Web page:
Congenital Hypothyroidism in Dogs

Hypothyroidism in dogs usually occurs in adult dogs, mostly dogs middle aged or older. Congenital hypothyroidism is more rare and occurs in puppies. Usually congenital hypothyroidism occurs because a puppy's thyroid gland has failed to develop properly.

Understanding the Canine Thyroid Gland and Its Diseases

Your dog's thyroid gland is a small gland located in the throat, and its function is the production of the thyroid hormone thyroxine. Your dog's thyroid gland also produces a hormone called calcitonin, which helps your dog's body metabolize calcium.

Thyroid hormones help to regulate your dog's metabolism. Too much thyroid hormone causes canine hyperthyroidism, a condition that makes your dog lose weight despite a significant increase in appetite. It causes hyperactivity in dogs. Too little thyroid hormone causes canine hypothyroidism, as condition that makes your dog gain weight despite no obvious increase in food consumption. Dogs with too little thyroid hormone become lethargic and may seem depressed.

In adult dogs, thyroid dysfunction occurs as a result of damage to the thyroid gland, whether by cancer or by autoimmune disease. Since your dog's thyroid function is linked to the adrenal and pituary glands, damage to these glands may also result in thyroid dysfunction.

Adult canine thyroid dysfunction can be easily treated with medication. Congenital hypothyroidism in puppies, however, is the result of improper development of the thyroid gland, and most puppies afflicted with congenital hypthyroidism don't live to adulthood. The disease must be diagnosed within the first three weeks of life for treatment to be successful, and the symptoms are difficult to distinguish in puppies so young.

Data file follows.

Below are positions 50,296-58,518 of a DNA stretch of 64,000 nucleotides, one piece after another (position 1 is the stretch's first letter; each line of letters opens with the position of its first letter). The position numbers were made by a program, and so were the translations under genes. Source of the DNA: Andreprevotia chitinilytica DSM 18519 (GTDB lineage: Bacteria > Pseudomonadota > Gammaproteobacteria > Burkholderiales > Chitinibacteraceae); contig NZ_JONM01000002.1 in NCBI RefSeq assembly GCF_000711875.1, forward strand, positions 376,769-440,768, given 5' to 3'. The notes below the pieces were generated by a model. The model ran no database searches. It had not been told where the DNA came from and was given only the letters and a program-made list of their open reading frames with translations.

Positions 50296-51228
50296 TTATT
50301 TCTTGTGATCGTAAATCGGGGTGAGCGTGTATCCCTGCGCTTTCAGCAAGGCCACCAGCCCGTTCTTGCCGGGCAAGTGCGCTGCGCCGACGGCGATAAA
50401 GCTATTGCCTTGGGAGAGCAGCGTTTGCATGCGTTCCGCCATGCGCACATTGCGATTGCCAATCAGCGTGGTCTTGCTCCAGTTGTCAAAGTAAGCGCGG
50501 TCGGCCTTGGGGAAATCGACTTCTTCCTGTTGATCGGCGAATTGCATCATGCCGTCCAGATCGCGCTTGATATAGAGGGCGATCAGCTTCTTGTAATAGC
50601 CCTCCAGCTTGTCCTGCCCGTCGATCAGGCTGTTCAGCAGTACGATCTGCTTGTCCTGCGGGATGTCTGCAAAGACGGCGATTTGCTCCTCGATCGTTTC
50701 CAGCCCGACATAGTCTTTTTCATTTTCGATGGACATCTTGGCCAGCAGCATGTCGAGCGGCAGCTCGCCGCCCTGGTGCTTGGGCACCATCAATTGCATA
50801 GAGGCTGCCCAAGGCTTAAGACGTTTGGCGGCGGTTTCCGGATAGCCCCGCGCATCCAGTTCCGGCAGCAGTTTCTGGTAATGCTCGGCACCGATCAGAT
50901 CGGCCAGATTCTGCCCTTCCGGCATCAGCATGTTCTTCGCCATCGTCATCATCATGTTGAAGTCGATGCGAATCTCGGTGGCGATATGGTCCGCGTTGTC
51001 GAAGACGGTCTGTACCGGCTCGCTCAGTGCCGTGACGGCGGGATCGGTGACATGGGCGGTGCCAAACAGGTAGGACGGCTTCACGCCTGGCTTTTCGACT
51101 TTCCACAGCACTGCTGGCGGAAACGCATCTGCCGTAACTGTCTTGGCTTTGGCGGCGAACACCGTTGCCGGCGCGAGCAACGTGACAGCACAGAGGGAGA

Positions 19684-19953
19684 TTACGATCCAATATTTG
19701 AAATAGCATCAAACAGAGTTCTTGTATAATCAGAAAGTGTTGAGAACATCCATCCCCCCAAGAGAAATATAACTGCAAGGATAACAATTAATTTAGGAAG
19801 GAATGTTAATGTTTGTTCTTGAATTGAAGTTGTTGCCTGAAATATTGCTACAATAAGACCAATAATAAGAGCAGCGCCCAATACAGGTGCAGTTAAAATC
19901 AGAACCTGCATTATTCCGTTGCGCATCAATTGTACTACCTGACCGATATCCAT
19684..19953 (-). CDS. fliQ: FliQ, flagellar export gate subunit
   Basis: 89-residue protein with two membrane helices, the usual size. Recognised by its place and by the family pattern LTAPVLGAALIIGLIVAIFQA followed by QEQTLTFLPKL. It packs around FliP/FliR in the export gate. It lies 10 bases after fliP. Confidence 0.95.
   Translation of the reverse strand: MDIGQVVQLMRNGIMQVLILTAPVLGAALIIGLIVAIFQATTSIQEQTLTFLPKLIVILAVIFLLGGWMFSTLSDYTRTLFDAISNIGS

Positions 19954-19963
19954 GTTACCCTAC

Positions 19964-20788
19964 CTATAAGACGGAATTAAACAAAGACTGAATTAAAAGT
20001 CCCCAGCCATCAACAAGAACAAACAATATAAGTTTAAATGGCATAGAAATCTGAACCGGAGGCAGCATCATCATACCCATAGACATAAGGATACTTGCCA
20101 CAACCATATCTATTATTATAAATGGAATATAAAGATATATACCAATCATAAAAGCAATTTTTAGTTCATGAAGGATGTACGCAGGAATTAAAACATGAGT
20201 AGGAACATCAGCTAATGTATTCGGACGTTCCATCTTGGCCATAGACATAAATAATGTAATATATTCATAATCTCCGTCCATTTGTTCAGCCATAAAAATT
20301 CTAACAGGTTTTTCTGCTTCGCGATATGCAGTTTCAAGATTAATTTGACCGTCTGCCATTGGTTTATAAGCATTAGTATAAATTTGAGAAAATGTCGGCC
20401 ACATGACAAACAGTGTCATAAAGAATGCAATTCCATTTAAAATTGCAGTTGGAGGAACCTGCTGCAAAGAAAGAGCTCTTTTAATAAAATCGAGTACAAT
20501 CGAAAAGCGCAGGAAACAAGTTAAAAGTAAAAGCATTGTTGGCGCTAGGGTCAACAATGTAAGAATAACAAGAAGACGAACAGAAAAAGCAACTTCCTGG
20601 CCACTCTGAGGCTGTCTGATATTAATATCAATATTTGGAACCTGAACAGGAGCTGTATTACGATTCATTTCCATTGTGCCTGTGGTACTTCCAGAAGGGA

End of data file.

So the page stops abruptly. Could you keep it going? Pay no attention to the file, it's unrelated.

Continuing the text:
Symptoms of Congenital Hypothyroidism

Puppies suffering from congenital hypothyroidism won't grow as fast as they should. They may have unusually short legs and the bones of their skulls may grow abnormally and become deformed. Abnormalities in the bones of the skull can cause puppies suffering from congenital hypothyroidism to have bulging eyes and a protruding tongue. Puppies with congenital hypothyroidism may also suffer from cognitive impairment, because their brains won't develop at the appropriate rate.

Risk Factors for Congenital Hypothyroidism

Some breeds are more prone to congenital hypothyroidism than others. These breeds include the German Shepherd, Giant Schnauzers and Toy Fox Terriers. Dogs who produce puppies with congenital hypothyroidism should not be bred, and neither should their parents or siblings, because the disease is hereditary.

Diagnosing and Treating Congenital Hypothyroidism in Dogs

Diagnosing this disorder is difficult, as symptoms are usually not obvious in newborn puppies. Unlike treatment for adult forms of thyroid dysfunction, treatment for congenital hypothyroidism is difficult and almost always unsuccessful. Most puppies with congenital hypothyroidism do not live to adulthood. Treatment must begin very early in life in order to be successful. Puppies must begin treatment for congenital hypothyroidism at no later than three weeks of age if they are to survive to adulthood.

If a puppy is diagnosed with congenital hypthyroidism before three weeks of age, the medical treatment calls for thyroxine supplements.